This nifty answer describes and provides links to the data of the recovery of near earth object 2012 TC4, and the answer also shows the first actual image of the body for this pass. At apparent magnitude +27 (at about 52 million km) it may be the faintest asteroid to have been imaged to date. It's worth visiting that answer first before reading on here.
This comment points out that 2012 TC4 appears on the Goldstone Asteroid Schedule, a list of upcoming planned observations of asteroids by antennas at the Deep Space Network. Here are the entries for 2012 TC4 in the
Upcoming Observations and
Past Observations tables:
Upcoming Goldstone Observations DATES TARGET H Notes: 2017 Oct 9-14 2012 TC4 26.7 Close approach = 7.9 Earth radii on Oct. 12. NHATS Past Goldstone Observations DATES TARGET Notes: 2012 Oct 2012 TC4 Echoes not detected. Likely equipment issues.
I noticed at the top of the page there is a link to the The Arecibo asteroid radar schedule, and in the fifth line of the list shown in the screen shot below, I see that for 2012 TC4 there will be what is labeled there as a "WORLDWIDE CAMPAIGN!" of observations. The all-caps and exclamation point are a direct quote from Arecibo's table.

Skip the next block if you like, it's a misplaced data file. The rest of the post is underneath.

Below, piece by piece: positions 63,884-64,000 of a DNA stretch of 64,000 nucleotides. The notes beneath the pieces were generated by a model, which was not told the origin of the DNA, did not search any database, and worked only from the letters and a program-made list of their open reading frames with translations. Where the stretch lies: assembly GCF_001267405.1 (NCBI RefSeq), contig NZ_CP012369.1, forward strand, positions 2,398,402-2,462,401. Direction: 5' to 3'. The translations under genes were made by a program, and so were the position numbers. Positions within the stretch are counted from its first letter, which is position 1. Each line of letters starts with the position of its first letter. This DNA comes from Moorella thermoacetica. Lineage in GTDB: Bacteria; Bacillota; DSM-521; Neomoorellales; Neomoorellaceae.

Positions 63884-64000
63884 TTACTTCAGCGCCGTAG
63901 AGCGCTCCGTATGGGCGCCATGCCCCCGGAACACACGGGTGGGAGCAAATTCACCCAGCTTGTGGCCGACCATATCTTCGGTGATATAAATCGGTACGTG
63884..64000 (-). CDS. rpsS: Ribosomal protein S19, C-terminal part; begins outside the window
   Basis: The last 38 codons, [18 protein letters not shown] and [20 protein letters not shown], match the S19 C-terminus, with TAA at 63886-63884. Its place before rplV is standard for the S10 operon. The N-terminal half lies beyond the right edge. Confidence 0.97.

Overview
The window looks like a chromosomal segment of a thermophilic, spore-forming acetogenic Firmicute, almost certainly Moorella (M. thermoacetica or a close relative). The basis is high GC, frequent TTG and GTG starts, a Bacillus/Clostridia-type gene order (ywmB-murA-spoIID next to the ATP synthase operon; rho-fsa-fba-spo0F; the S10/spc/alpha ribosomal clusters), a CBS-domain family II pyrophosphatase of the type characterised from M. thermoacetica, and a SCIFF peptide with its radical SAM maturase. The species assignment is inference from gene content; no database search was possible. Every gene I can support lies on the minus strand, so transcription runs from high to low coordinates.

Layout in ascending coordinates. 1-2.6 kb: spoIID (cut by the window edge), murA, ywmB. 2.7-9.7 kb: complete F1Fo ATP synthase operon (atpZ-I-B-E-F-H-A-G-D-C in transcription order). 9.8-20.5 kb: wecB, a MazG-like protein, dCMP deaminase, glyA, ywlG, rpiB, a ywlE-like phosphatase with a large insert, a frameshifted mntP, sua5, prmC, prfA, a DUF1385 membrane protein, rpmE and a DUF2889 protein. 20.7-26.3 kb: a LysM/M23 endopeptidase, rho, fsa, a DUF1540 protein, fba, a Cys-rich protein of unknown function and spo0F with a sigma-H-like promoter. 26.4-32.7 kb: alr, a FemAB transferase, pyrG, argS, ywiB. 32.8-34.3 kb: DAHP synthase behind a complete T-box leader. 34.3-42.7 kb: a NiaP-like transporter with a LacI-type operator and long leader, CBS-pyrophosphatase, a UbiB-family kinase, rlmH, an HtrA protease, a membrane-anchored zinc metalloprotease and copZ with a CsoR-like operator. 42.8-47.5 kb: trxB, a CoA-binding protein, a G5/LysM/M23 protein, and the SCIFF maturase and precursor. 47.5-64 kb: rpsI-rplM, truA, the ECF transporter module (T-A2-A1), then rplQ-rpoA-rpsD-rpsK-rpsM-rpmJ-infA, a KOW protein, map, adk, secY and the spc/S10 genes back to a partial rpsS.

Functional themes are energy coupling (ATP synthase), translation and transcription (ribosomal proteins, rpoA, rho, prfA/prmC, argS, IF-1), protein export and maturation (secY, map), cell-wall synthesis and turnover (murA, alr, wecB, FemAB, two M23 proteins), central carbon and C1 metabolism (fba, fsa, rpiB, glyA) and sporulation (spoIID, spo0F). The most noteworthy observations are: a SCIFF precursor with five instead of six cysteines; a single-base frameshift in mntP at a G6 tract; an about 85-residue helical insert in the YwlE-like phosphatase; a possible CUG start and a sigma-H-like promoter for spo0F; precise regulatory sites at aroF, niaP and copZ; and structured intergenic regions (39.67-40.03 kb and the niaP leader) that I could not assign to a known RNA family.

Question: What is the extent of the worldwide campaign to observe 2012 TC4? How many facilities? Is it coordinated? Perhaps simultaneous reception of reflected signals by multiple sites? Will it be coordinated with other observations such as infrared or optical wavelengths?
The plot below the Arecibo table is made from JPL Horizons data in the Earth-Moon barycenter frame. It shows +/- 24 hours from closest approach. The hyperbola (red) is the calculated trajectory of 2012 TC4 with dots every 2 hours and the short, (roughly) circular arc is the Moon, as descried in this question. The closest approach to Earth's center is projected to be about 51,000 km. These are preliminary calculations based on the first observation and may be refined a bit as the time of closest approach nears.